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Answers are provided by S. Derrin Watson
Top-Heavy Multiple Employer Plans
(Posted June 2, 2005)
Question 278: We have a PEO in which a client organization is top-heavy. The PEO is on a calendar plan and tax year. The client organization is leaving the PEO and wants to delay making the top-heavy contribution. They have a 9/30 tax year. We want them to make the top-heavy contribution before the 2004 form 5500 is filed, no later than 10/17/2005. They want to wait until 6/15/2006, because this is when their corporate tax return for the 9/30/05 plan year is due. Is 6/15/2005 or 6/15/2006 the correct tax filing to use as a deadline? Also, if the payment is not made until 6/15/2006, would the PEO plan have a qualification issue for the 2004 top-heavy contribution not having been made in a timely manner?
Answer: Your question raises an important issue for multiple employer plans, particularly those sponsored by PEOs. It demonstrates the importance of carefully addressing participating employer responsibilities, either in the plan document or in an outside contract.
Each participating sponsor in a multiple employer plan must apply the top-heavy rules separately. Thus, the plan must determine separately for each sponsor whether that sponsor's portion of the plan is top-heavy. If so, that sponsor must make the required contributions for its non-key employees. If the sponsor does not make the contribution, the plan as a whole risks disqualification.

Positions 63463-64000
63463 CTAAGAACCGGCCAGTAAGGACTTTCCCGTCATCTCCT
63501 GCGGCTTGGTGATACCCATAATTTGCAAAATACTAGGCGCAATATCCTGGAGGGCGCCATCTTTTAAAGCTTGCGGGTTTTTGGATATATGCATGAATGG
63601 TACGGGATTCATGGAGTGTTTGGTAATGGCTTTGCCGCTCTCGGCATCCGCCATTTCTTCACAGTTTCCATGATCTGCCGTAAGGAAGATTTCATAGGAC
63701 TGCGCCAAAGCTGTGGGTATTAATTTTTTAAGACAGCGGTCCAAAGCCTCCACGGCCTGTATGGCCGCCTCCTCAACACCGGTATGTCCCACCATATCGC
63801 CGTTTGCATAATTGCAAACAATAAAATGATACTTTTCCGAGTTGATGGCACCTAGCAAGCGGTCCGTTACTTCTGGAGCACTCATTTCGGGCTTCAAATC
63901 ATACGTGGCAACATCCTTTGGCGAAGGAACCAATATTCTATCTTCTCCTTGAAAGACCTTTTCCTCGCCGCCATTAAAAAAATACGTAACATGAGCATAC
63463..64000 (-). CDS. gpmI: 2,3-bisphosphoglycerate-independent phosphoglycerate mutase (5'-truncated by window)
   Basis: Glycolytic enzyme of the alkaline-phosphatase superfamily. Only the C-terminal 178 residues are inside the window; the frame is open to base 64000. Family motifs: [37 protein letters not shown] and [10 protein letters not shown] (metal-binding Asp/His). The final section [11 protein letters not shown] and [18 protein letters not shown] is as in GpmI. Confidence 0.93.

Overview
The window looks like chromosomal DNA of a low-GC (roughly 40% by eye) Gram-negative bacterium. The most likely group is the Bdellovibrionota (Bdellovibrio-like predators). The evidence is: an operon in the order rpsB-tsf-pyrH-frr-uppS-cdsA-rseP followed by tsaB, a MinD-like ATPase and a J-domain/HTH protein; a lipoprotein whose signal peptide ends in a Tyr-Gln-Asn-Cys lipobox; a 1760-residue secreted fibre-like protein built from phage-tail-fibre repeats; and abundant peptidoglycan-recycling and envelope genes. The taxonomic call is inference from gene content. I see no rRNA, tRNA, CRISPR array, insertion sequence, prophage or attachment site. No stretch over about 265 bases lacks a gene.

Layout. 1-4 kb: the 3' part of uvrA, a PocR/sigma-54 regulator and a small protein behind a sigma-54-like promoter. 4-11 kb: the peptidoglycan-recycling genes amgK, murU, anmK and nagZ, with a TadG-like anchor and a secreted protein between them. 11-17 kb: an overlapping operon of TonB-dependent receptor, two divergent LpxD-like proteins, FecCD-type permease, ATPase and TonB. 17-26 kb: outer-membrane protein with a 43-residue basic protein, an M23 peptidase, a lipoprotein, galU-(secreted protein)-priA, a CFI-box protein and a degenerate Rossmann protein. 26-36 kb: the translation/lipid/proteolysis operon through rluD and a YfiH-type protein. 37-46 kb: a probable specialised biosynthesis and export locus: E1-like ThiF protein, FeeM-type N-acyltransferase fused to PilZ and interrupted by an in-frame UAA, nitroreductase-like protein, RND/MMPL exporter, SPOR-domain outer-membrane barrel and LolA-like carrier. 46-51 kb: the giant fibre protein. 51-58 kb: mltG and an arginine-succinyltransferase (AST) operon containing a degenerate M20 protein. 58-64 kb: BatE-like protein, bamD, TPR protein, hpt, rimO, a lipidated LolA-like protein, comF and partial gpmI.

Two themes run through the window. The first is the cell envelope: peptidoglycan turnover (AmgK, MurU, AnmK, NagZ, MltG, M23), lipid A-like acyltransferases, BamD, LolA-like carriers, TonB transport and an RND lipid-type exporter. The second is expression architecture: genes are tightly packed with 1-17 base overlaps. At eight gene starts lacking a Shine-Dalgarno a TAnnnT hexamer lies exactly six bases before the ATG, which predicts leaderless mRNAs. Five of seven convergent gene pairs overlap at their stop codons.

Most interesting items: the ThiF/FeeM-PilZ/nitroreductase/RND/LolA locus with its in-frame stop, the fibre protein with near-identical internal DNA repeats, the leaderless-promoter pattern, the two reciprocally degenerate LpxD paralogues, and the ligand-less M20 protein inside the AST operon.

But you have a different question: When is the top-heavy contribution due? You will search section 416 and its regulations in vain for an answer to that question. The top-heavy rules mandate a minimum contribution for each top-heavy year. They don't impose a deadline on funding that contribution.
If the CO makes the required contribution by 6/15/2006 in your situation, not only can the CO deduct it on the 9/30/2005 tax return, but it will be an annual addition for the 2004 plan year. Without any IRS guidance on the subject, I think that such a contribution would be timely for purposes of the top-heavy rules.
The lesson here is that in a multiple employer situation, a sponsor should not rely on the Code to do all the "heavy lifting." It is quite reasonable of the PEO to want to have the contribution by 10/15/2005, especially since the plan as a whole is in jeopardy if the employer fails to contribute. If the PEO wants to make sure that will happen in the future, the PEO should either amend the plan to require funding by that date, or have that requirement be a part of its contract with its client. An "off-the-shelf" document is almost always unsuitable for these situations. Careful planning and drafting is needed to protect the interests of all parties.
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